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I have two arrays that I need to compare if their IDs are equal. This is how I am currently doing it:

PFQuery *earnedQuery = [PFQuery queryWithClassName:@"EarnedAchievement"];
[earnedQuery whereKey:@"user" equalTo:[PFUser currentUser]];
[earnedQuery findObjectsInBackgroundWithBlock:^(NSArray *objects, NSError *error) {

    for (Achievement *achievement in allAchievements) {

        for (PFObject *earnedAchievement in objects) {

            if ([achievement.id isEqualToString:earnedAchievement[@"achievmentId"]]) {

                //user has earned this achievement
                achievement.earned = [NSNumber numberWithBool:YES];
                achievement.earnedDate = earnedAchievement[@"earnedOn"];

            }

        }

    }

    [context save:&error];

}];

Is there a better or more efficient way to do this outside of the two for in loops?

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2 Answers 2

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The first thing we can do to improve the efficiency of this code is to remember to check for an error and make sure that the returned objects array returns anything before we do anything. Generally, code from Apple libraries would guarantee our objects array to be empty if there were any sort of error, but some libraries don't make that guarantee.

We can also store our allAchievements locally as an NSDictionary rather than an array. If allAchievements is an NSDictionary, our code looks something more like this:

[earnedQuery findObjectsInBackgroundWithBlock:^(NSArray *objects, NSError *error) {
    for (PFObject *earnedAchievement in objects) {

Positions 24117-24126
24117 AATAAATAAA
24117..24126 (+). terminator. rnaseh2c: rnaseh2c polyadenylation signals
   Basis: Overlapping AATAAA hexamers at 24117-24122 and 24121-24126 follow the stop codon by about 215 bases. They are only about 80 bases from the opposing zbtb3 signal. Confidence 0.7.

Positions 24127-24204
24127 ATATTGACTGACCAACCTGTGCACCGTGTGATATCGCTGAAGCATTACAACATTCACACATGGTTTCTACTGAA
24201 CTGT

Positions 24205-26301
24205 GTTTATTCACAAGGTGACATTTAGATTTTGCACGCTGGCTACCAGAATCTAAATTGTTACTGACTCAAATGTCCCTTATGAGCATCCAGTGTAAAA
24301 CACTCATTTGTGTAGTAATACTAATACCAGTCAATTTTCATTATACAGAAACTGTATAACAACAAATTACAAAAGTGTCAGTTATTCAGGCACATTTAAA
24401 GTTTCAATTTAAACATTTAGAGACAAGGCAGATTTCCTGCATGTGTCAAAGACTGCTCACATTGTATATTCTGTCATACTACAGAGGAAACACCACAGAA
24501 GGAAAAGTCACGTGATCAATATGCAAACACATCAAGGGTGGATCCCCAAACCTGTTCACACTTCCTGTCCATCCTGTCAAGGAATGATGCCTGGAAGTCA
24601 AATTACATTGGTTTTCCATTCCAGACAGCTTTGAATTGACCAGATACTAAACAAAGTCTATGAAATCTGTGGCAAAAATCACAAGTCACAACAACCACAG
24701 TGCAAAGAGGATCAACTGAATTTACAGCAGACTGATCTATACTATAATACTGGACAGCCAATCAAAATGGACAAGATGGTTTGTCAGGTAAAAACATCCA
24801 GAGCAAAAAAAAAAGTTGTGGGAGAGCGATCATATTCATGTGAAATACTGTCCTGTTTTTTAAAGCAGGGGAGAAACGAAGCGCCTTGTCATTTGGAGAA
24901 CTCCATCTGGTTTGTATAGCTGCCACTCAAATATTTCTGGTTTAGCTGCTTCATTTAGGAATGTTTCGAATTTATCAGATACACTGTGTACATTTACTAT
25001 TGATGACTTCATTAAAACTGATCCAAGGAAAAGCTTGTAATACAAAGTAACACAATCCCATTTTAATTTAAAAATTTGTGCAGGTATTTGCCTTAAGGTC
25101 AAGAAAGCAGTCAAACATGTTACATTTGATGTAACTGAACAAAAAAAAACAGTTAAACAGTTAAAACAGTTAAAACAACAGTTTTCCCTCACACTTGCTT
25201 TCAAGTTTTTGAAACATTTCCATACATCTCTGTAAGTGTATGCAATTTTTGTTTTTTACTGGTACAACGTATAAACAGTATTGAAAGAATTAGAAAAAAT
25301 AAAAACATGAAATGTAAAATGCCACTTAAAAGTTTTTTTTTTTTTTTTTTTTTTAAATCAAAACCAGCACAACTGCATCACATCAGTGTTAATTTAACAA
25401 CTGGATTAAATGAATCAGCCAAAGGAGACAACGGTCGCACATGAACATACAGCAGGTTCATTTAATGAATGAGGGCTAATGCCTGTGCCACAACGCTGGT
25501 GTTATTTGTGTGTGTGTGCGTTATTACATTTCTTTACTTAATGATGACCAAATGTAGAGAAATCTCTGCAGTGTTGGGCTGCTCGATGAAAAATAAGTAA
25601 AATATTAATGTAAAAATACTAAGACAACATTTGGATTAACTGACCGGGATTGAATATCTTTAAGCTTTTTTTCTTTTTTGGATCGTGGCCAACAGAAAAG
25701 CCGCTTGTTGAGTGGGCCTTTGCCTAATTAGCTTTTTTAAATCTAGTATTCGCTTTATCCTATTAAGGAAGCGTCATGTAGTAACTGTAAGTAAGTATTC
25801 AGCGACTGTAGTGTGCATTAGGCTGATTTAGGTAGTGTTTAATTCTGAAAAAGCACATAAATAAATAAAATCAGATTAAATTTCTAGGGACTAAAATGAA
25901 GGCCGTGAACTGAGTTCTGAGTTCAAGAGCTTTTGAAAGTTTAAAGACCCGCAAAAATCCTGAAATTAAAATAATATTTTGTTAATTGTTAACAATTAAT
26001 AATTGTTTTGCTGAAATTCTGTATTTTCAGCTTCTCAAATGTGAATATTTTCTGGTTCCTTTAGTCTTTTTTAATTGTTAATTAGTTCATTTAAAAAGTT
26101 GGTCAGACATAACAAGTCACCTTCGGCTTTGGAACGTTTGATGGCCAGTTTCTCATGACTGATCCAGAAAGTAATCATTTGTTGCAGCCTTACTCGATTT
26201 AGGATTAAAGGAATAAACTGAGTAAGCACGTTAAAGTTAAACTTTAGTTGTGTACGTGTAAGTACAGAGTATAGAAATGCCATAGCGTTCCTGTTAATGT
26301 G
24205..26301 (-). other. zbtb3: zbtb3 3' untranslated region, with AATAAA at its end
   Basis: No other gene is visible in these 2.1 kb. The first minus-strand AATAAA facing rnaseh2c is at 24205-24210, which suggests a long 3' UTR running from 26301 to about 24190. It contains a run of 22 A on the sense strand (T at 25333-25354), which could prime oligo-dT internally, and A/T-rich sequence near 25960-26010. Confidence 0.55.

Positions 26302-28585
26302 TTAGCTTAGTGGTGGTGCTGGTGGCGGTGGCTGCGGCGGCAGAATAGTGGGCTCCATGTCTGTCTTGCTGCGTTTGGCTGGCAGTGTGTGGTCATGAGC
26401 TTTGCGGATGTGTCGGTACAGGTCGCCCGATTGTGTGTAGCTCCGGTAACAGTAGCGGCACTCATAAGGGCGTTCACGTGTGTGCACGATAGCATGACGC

Achievement *achievement = allAchievements[earnedAchievement[@"achievmentId"]];
        if (achievement) {
            achievement.earned = @YES;
            achievement.earnedDate = earnedAchievement[@"earnedOn"];
        }
    }
    [context save:&error];
}];

Now we eliminate the nested loop. And we only run through the outer loop once per earnedAchievement (which may be zero times).

Also, keep in mind that everything within the findObjectsInBackgroundWithBlock: is executing in the background.


Some other comments...

I would eliminate the use of magic strings. Define all of your keys as constants somewhere. This serves multiple purposes.

  1. If we ever decide to actually change the key, it's changed everywhere all at once.
  2. Typing magic strings is prone to typos, where as using a variable won't compile if we've made a typo (unless we typo into another variable name).
  3. Typing magic strings won't auto-complete (which makes typos more likely, see point 2), but constant variables will.
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  • \$\begingroup\$ This is good information, I will give this a shot. What do you mean by magic strings? \$\endgroup\$ May 18, 2015 at 13:26
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If you have an extremely large number of achievements, I would recommend looking into a hash table, it will give you constant time lookups instead of the linear time lookups you are using now. http://en.wikipedia.org/wiki/Hash_table

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  • \$\begingroup\$ Hi! Welcome to Code Review. Please add more context to your answer, such as an example. That will help more that just a simple two-sentence answer. \$\endgroup\$ May 15, 2015 at 19:37
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    \$\begingroup\$ I disagree @MannyMeng. It may be a short answer, but seems to be very good advice. Also, this is Code Review. Answers are under no obligation to contain any code. Code snippets should be considered a bonus, although they do tend to make good answers great. \$\endgroup\$
    – RubberDuck
    May 17, 2015 at 13:54
  • \$\begingroup\$ @RubberDuck That was what I was trying to say... \$\endgroup\$ May 17, 2015 at 16:05

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